Express Business Filler #1

THE Vehicle Management Corporation of Trinidad and Tobago (VMCOTT) is owing millions of dollars to the National Insurance Board (NIB) and Board of Inland Revenue (BIR) which represent statutory deductions which have not been paid for years.

This was one of the revelations made during a Public Accounts (Enterprises) Committee meeting held on Wednesday to examine the Corporation’s financial statements for the years 2012 and 2013.

Committee chairman Wade Mark is now questioning whether VMCOTT broke the law in making the deductions from their employees’ salaries but failing to remit the payments to the relevant agencies. Further, he said, employees may face challenges when they attempt to claim pension benefits after their retirement due to non-payment by VMCOTT.

Speaking during the meeting, VMCOTT chief executive officer Natasha Prince said the Corporation is presently owing $1.2 million in unpaid NIS contributions, $1.1 million in unpaid income tax contributions and over $45,000 in unpaid health surcharge deductions.

She said while the deductions were being made from employees’ salaries, it was being used to fund VMCOTT’s operations to keep the company afloat.

“It was also used to pay off suppliers who wanted to take litigation against the company...to enter payment plans to try and absorb that debt to pay them off.”

Mark said this was a very serious matter.

“You have employees who would be retiring...and if you have an employee...if somebody reaches the statutory retirement age and they have to leave VMCOTT and their monies have been deducted because their salary pay slips would reveal monies going to income tax and Board of Inland Revenue office, monies are going to the agency responsible for collecting health surcharge and the agencies responsible for receiving NIS which is the NIB. When that person retires, what would be their situation in terms of accessing their monthly pensions?” he questioned.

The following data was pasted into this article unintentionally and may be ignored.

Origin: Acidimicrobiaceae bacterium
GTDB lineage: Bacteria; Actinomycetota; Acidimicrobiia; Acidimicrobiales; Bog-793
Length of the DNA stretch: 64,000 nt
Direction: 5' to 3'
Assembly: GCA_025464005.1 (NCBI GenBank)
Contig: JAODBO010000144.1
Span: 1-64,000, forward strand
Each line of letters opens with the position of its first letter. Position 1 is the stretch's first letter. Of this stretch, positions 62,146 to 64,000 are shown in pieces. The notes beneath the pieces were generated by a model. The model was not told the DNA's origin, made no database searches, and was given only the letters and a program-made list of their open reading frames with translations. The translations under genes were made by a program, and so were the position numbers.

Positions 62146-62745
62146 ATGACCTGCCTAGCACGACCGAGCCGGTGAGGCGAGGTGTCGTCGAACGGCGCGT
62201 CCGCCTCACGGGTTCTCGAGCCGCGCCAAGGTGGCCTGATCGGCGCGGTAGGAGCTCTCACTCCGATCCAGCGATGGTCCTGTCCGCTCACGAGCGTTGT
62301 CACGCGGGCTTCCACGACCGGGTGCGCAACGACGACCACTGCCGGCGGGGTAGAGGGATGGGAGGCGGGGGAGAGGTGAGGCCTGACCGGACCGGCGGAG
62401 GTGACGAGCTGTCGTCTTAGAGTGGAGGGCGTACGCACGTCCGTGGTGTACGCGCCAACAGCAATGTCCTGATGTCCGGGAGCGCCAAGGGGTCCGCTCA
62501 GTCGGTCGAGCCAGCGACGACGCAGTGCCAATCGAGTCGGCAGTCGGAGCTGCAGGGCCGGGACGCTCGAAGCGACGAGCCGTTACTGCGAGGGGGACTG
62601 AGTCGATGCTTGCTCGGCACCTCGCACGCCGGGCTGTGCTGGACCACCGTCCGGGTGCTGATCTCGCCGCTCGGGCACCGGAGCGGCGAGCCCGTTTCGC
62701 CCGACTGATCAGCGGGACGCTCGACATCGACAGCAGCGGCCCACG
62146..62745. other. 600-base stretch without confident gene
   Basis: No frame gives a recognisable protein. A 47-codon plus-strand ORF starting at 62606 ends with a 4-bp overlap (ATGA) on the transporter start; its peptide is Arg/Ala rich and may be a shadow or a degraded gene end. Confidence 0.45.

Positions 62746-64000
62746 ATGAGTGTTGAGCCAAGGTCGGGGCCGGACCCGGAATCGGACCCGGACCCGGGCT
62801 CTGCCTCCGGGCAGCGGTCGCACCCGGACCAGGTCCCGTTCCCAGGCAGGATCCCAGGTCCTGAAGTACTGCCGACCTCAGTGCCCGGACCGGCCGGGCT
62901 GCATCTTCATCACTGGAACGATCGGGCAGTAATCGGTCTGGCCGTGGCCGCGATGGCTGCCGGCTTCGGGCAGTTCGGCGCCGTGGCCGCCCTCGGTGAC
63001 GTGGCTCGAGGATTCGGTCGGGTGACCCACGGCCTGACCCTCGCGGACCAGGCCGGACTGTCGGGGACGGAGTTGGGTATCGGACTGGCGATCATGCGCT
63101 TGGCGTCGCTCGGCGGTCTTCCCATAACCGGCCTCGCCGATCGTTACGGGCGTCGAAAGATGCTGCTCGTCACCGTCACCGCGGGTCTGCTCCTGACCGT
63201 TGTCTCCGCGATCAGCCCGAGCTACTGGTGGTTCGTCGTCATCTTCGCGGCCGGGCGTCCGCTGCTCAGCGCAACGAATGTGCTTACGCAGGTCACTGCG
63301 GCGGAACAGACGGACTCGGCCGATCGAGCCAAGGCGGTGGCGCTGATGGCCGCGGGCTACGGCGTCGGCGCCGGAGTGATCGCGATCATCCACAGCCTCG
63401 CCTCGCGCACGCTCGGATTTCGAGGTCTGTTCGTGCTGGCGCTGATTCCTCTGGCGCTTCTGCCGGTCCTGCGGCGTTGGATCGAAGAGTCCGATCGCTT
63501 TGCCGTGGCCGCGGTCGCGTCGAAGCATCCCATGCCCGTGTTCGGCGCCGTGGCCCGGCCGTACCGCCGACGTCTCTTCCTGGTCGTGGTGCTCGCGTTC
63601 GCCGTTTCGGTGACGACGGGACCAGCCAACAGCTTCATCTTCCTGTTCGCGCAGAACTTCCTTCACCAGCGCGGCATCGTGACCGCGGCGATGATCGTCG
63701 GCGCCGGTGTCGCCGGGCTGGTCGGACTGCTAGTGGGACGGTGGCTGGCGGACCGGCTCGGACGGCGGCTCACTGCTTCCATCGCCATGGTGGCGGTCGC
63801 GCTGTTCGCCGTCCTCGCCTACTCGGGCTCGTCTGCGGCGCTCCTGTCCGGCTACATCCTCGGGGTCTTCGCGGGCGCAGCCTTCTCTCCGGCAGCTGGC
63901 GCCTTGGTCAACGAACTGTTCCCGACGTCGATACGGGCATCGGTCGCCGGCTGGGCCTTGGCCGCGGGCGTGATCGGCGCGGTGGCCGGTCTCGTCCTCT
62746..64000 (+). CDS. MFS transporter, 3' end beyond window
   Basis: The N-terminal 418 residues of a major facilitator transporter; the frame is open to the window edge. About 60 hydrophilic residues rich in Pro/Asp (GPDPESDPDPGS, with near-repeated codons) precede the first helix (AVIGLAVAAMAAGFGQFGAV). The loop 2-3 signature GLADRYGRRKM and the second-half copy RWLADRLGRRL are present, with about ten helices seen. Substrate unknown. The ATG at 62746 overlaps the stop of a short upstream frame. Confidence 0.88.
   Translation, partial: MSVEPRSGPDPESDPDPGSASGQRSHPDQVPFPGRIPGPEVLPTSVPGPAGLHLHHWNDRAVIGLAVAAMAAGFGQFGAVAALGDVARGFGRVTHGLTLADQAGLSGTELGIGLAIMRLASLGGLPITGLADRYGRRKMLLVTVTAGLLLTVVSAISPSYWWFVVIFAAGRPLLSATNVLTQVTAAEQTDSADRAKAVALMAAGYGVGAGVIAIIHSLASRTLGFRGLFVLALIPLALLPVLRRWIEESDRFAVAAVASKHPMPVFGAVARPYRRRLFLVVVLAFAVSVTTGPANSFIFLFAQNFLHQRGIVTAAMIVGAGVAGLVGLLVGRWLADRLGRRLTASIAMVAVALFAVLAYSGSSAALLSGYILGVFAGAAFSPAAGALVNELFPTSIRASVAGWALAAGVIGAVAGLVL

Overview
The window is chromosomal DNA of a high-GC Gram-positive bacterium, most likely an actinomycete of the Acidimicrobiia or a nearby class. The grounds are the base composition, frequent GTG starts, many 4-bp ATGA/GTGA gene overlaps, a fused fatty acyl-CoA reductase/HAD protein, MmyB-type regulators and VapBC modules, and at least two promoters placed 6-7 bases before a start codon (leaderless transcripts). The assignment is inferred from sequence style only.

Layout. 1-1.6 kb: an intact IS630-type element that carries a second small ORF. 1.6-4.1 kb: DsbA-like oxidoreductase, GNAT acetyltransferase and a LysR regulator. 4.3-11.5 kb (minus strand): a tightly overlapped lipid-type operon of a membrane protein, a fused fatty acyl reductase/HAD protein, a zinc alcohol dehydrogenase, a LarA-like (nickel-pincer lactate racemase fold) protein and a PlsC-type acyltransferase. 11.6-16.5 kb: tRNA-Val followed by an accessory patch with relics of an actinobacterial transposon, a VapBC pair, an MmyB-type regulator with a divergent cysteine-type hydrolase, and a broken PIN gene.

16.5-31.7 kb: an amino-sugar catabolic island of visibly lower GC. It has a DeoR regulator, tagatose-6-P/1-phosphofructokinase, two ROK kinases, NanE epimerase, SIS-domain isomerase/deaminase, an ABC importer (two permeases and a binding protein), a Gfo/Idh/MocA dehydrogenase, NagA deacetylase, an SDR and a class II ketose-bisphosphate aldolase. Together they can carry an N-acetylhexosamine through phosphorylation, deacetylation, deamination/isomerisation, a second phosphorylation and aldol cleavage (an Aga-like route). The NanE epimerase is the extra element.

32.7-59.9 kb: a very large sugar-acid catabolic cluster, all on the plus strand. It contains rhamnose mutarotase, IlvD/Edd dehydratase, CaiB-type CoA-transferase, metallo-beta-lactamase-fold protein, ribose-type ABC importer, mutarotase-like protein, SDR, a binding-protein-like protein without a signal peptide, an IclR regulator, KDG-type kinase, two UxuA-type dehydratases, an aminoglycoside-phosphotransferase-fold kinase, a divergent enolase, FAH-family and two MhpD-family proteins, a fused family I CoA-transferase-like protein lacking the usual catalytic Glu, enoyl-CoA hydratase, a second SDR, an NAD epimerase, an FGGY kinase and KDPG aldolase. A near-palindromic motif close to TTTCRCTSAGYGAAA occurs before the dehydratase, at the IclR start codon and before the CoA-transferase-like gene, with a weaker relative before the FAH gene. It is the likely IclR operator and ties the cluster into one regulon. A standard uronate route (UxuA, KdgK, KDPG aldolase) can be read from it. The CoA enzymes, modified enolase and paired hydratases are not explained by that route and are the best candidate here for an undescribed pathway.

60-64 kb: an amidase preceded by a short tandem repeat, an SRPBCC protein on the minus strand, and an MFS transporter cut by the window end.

“This is an emergency. People are retiring. They have paid their NIS, their health surcharge, their income tax and PAYE. What is the Ministry of Finance doing to make sure that this entity really honours their commitment to the NIB as well as to the Board of Inland Revenue? Isn’t this a breach of the law to deduct monies from workers’ salaries and wages and not have those monies sent to the relevant agencies?”

Prince noted that VMCOTT began to make the payments in 2018 for the previous years, while payments for 2019 onward are still outstanding. She however said VMCOTT had two employees who have since retired and did not face any problems accessing their benefits.

“We know that this is serious and in the long-term will affect their payments. Therefore, we are working on whatever cash that we have on hand to try and clear it up,” she said.

Prince said VMCOTT is experiencing cash flow challenges that is hampering it from clearing its debts.

“We have a lot of suppliers who we are owing a huge amount of money to for goods and services that they have provided to us,” she said.

PTSC owes $6.4 million

Additionally, VMCOTT is owed money by several of its clients including the Trinidad and Tobago Police Service (TTPS) and the Public Transport Service Corporation (PTSC).

Deputy Permanent Secretary in the Ministry of Works and Transport Dhanmattee Ramdath said PTSC is indebted to VMCOTT in the sum of $6.4 million while the TTPS owes an unspecified amount of money.

Prince said the TTPS was VMCOTT’s main client as the company repairs and maintains TTPS vehicles. She said the TTPS’ failure to pay on time crippled the company’s ability to pay its creditors.

Police Commissioner Gary Griffith, in a letter to the Parliament earlier this month, noted the issue and said in order for the TTPS to pay any invoices from VMCOTT, the company must provide proper documentation.

Mark said VMCOTT had asked the TTPS to pay invoices dating as far back as 2001 but had not provided any substantiating documentation.

Ramdath noted that Griffith has since appointed a committee to look into what is owed and work on clearing the debt and VMCOTT has been recovering the debt slowly but surely.

She added that the Ministry has been injecting some $10 million per year into VMCOTT to help the company meet its operating costs.

Questioned whether the company is still viable as it continues to operate at a loss, Ramdath said she believed VMCOTT can be turned around once it works on rebranding and exploring new ventures.

“We have attempted to restructure and reduce the operating costs so they can meet their statutory obligations at this time,” she added.

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